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Taliban Claims Victory In Panjshir; Resistance Says Fight Continues

Taliban spokesman Zabihullah Mujahid speaks during a press conference in Kabul on September 6.

The Taliban has claimed victory in Afghanistan’s Panjshir Valley, but the leader of the resistance movement there has called for a "general uprising" against the Taliban and said the fight will continue.

Taliban spokesman Zabihullah Mujahid told a news conference on September 6 that Panjshir had been captured to complete the Taliban’s takeover of the country.

Mujahid said the group would unveil a new government soon and assured the people of the valley -- who are ethnically distinct from the mainly Pashtun Taliban -- that there would be no "discriminatory acts against them."

"They are our brothers and would work together for a joint purpose and welfare of the country," Mujahid said.

The National Resistance Front (NRF) -- made up of opposition groups, local militias, and remnants of the Afghan security forces -- remained defiant.

"We are in Panjshir and our Resistance will continue," NRF leader Ahmad Masud said on Twitter. He also said he was safe but gave no details of his whereabouts.

He said in a later tweet that 70 percent of the areas captured by the Taliban in the past week in Panjshir were recaptured by resistance forces "in one hour."

The NRF's head of foreign relations, Ali Maisam Nazary, said on Facebook: "The NRF forces are present in all strategic positions across the valley to continue the fight."

It was not immediately possible to get independent confirmation of events in Panjshir, where the Islamist militant group has cut off phone, Internet, and electricity lines.

Masud, in an audio message released earlier by the NRF, called for “a general uprising for the sake of the honor, freedom, and pride of our homeland.” He said Afghans can fight in any possible form -- armed struggle or by conducting protests.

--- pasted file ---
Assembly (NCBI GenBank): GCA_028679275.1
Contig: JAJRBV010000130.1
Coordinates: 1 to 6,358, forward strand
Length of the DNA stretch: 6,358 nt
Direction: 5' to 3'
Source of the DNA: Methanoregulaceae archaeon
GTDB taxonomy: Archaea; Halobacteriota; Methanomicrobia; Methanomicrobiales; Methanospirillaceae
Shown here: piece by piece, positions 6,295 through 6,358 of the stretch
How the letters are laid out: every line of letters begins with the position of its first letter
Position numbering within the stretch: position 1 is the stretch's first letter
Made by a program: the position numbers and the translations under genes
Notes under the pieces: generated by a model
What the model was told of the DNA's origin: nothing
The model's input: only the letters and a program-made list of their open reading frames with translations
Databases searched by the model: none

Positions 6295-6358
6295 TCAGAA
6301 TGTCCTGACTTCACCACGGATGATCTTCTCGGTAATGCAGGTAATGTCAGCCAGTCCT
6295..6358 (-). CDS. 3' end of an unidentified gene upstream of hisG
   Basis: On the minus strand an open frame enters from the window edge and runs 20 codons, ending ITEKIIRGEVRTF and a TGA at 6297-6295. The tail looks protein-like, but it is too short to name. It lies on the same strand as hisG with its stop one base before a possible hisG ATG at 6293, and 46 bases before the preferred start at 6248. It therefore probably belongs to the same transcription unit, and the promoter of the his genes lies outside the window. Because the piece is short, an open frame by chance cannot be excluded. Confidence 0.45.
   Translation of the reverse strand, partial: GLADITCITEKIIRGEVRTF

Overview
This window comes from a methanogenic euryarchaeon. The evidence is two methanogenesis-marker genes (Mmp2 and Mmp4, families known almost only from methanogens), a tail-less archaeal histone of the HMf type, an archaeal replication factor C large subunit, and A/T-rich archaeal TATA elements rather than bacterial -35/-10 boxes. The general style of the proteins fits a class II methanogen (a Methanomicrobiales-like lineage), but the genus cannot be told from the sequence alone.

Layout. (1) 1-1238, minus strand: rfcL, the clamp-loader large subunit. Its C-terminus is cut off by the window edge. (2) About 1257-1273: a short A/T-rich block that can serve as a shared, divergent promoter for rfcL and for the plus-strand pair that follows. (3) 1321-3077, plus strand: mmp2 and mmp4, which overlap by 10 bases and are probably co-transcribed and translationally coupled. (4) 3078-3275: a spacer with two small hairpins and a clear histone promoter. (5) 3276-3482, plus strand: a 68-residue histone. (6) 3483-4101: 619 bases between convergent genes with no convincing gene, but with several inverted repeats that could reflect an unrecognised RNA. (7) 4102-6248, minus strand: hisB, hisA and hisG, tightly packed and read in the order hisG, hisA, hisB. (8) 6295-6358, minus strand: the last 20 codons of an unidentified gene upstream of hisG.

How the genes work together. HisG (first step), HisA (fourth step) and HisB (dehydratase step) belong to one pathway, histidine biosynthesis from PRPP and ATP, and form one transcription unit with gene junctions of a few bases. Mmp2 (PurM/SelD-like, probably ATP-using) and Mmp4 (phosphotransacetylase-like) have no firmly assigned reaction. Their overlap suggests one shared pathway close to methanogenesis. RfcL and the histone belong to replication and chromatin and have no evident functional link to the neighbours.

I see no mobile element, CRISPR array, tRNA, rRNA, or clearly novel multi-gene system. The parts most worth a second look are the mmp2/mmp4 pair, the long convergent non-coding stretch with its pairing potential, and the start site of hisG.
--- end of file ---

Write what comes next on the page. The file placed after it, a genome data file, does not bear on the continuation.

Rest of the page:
The rugged mountainous Panjshir Valley is located about 100 kilometers northeast of the capital. Home to up to 200,000 people, Panjshir held out against Soviet occupation as well as the Taliban’s earlier period of rule from 1996 to 2001.

Since seizing power on August 15, Taliban leaders have repeatedly sought to reassure Afghans and foreign countries that they will not reimpose the brutal rule that characterized their last period in power.

But formal recognition of a Taliban government will depend on actions, not just words, Western leaders have said.

Asked whether the United States would recognize the Taliban, U.S. President Joe Biden told reporters at the White House on September 6: “That’s a long way off."

Biden sent U.S. Secretary of State Antony Blinken and Secretary of Defense Lloyd Austin to Qatar for talks with the Gulf country’s ruling emir, Sheikh Tamim bin Hamad al-Thani, as Washington seeks to build a consensus among allies on how to respond to Taliban rule.

The meeting on September 6 focused on efforts to enhance security in Afghanistan, the emir's court said. Blinken and Austin thanked Thani for Qatar’s "extraordinary support" in the effort to evacuate Americans and at-risk Afghans from Kabul by the end of August, State Department spokesman Ned Price said in a statement.

Blinken also spoke with Kuwaiti Foreign Minister Sheikh Ahmed Nasser al-Mohammed al-Sabah and thanked him for Kuwait's assistance with evacuations, the State Department said.

Western powers say they are prepared to engage with the Taliban to see that humanitarian aid is delivered to people affected by drought and war. Almost half of the population in Afghanistan -- about 18 million people -- need support, according to the UN.

With reporting by Reuters and AP
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